The Smith-Geisinger collection is made up of seven letters from Captain Joseph Smith, chief of the U.S. Navy's Bureau of Yards and Docks in Washington, D.C., to Captain David Geisinger, governor of the U.S. Naval Asylum in Philadelphia.
Language: The material is in English Repository: William L. Clements Library, University of Michigan
909 S. University Ave. The University of Michigan Ann Arbor, MI 48109-1190 Phone: 734-764-2347 Web Site: www.clements.umich.edu
Access and Use
Donated by David P. Harris, 2006. M-4625.4.
The collection is open for research.
Copyright status is unknown.
Smith-Geisinger Collection, David P. Harris Collection, William L. Clements Library, The University of Michigan
The Smith-Geisinger collection is housed in a binder along with David P. Harris' transcriptions and notations.
Joseph Smith, the author of these seven letters, was born in 1790 and entered the U.S. Navy as a midshipman in January 1809. During the War of 1812, he served under Lieutenant (later Master Commandant) Thomas Macdonough. In July 1813, Smith was commissioned as a lieutenant. As first lieutenant of the brig Eagle , he performed heroically in the decisive Battle of Lake Champlain in September 1814.
Joseph Smith later served on the frigate Constellation as part of Commodore Stephen Decatur's squadron during the Second Barbary War, 1815. He married Harriet Bryant of Maine in 1818. They had four children.
The remainder of Smith's duty at sea included service at Navy yards in Boston and Portsmouth; on the frigate Guerrière in the Mediterranean and Pacific; as first in command on Isaac Hull's flagship, Ohio ; and as squadron commander on the frigate Cumberland . During this time, he was promoted to master commandant (1827) and then Captain (1837). In 1846, Joseph Smith became chief of the Navy's Bureau of Yards and Docks. He remained chief of the Bureau until 1869, and afterwards served for two years as president of the Navy's retiring board. He died in 1877.
Joseph Smith's friend (and the recipient of these letters), David Geisinger, was born in 1790 in Frederick County, Maryland. After his appointment as midshipman in November 1809, he served for two years on the brig Syren , and when the War of 1812 commenced, on the frigate Constitution . Geisinger joined the sloop-of-war Wasp , which made its first cruise in May 1814, and received praise from Master Commandant Johnston Blakeley (1781-1814) for his conduct during the Wasp 's victory over the HMS Reindeer in June 1814.
David Geisinger became a lieutenant in December 1814, and as first lieutenant of the brig Fire Fly , he traveled to the Mediterranean in May 1815 as part of Commodore Deacatur's squadron during the Second Barbary War. Afterwards, Geisinger served on the frigate Macedonian (1815, North Atlantic and Boston); ship-of-the-line Independence (1816, Boston); corvette John Adams (1818-1820, West Indies and the Gulf of Mexico); and frigate Constitution (1820-1824, Mediterranean). Over the next 10 years, he served at the Philadelphia Navy Yard, commanded the sloop-of-war Peacock for a round-the-world diplomatic cruise, and received a promotion to master commandant (March 1829).
From 1834 to 1850, Geisinger successively commanded a naval rendezvous in Boston, frigates Brandywine and Columbia (in the Mediterranean), and a squadron in East India from the frigate Congress . He received his captaincy in May 1838. In 1850, he took command of the U.S. Naval Asylum in Philadelphia, where he remained until 1855. Geisinger was married to Catherine Russell Pierce of Maryland; they had at least four children. He died in 1860 at the age of 70.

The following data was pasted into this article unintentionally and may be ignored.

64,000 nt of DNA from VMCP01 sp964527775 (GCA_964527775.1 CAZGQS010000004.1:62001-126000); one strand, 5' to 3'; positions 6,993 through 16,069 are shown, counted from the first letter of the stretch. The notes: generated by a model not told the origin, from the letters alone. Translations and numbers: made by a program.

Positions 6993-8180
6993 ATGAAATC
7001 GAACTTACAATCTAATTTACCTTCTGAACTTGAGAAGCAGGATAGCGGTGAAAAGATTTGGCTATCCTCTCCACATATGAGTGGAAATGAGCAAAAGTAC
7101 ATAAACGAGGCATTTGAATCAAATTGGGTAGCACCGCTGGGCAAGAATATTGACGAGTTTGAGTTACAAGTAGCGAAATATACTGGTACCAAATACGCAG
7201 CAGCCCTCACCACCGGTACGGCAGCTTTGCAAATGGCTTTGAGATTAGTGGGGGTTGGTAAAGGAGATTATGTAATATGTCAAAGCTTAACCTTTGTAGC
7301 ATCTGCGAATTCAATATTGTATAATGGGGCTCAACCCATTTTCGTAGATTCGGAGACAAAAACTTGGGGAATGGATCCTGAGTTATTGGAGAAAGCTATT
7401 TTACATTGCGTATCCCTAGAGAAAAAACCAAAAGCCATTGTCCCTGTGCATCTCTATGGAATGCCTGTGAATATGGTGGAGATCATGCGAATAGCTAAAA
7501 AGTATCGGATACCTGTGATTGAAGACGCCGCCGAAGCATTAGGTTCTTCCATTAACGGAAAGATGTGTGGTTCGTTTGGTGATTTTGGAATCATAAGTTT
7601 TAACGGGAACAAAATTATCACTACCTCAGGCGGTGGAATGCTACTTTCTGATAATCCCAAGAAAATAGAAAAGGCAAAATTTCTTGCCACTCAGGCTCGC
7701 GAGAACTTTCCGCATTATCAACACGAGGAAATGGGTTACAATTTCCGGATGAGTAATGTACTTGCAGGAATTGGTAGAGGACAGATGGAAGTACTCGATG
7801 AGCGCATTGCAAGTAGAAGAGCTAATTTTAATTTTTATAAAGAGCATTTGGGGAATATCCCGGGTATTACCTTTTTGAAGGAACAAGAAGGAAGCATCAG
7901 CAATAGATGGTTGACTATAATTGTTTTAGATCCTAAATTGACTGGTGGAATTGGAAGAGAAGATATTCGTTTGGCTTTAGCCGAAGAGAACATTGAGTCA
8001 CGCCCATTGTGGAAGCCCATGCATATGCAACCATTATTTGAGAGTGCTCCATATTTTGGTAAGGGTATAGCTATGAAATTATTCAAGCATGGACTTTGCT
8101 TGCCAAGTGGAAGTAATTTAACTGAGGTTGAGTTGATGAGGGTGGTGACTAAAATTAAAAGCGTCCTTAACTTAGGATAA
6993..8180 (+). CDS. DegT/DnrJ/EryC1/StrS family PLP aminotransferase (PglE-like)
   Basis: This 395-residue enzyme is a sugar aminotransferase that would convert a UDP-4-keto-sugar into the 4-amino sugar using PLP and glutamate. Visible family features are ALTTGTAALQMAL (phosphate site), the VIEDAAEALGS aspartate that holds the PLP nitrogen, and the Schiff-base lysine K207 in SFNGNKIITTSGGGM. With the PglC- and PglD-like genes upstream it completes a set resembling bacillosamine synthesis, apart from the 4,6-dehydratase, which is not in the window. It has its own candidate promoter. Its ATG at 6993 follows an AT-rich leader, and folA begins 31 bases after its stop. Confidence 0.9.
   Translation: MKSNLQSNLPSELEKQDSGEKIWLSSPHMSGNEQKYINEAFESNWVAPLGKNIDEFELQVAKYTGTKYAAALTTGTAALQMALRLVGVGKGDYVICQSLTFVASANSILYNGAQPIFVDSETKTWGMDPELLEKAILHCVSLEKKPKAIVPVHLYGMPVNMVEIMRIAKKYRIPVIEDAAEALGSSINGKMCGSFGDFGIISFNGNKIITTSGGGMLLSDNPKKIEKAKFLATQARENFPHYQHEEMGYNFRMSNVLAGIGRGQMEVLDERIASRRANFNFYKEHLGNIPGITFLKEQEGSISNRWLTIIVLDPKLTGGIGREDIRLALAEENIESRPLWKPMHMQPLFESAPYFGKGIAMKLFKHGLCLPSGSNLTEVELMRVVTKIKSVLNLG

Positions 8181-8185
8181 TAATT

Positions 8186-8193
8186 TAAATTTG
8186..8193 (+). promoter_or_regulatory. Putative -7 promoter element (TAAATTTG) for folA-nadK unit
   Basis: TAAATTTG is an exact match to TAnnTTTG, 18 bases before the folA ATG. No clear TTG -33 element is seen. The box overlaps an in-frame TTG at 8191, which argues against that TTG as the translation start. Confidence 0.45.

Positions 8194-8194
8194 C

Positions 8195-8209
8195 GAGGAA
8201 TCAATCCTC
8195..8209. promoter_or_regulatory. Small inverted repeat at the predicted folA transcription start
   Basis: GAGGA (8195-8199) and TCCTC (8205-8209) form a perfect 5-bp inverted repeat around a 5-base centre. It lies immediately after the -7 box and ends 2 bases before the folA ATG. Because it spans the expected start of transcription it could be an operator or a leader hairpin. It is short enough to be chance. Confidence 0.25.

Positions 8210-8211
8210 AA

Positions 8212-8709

Collection Scope and Content Note
The Smith-Geisinger collection is made up of seven letters from Captain Joseph Smith, chief of the U.S. Navy's Bureau of Yards and Docks in Washington, D.C., to Captain David Geisinger, governor of the U.S. Naval Asylum in Philadelphia. The letters are filled with a mixture of personal news and navy gossip, the latter including Smith's efforts in 1854-1855 to find a replacement for Geisinger at the Asylum. A notable topic of discussion is the March 1855 "Act to Promote the Efficiency of the Navy," which established an "Efficiency Board" to advise the secretary about officers they believed to be inefficient or incapable of performing their duties. In a letter dated October 16, 1855, Smith criticizes the Board:
"The selection & classification of the retired & decapitated officers is a lottery, & that without 'a fair shake ' - the blow will fall heavier upon the Navy than upon you, or me. - I retain the Bu: by order of the President, this is no great favor to me tho! it is a severe rebuke to the three gallant spirits. Perry, McCawley & Stribling, who marked me for inefficiency … I want to hear what Read says at retiring him & unanimously keeping Morris on the active list , who has always been sick, tho always doing duty & seven years older than I am."
The final two letters contain poignant expressions of Smith's "crushing & deep-rooted bereavement" (October 16, 1855) over the death of Harriet, his wife of some 37 years.
Geisinger, David, 1790-1860.
Smith, Joseph, 1790-1877.
United States. Naval Asylum.
United States. Navy.
United States. Navy--Officers.
Container / Location
Smith-Geisinger collection, 1849 January 22-1855 October 29 [series]
Description of the collection and biographies of Joseph Smith and David Geisinger by David P. Harris
Annotated transcriptions by David P. Harris
1849 January 22
1852 December 9
1853 October 10
1853 October 15
1854 March 04
1855 October 16
1855 October 29
Additional Descriptive Data
David Geisinger papers, 1814-1853, Library of Congress Manuscripts Division, Washington, D.C.
David Geisinger papers, 1809-1856, Maryland Historical Society, Baltimore, Maryland.
This finding aid draws heavily on original research done by the collection's donor, David P. Harris.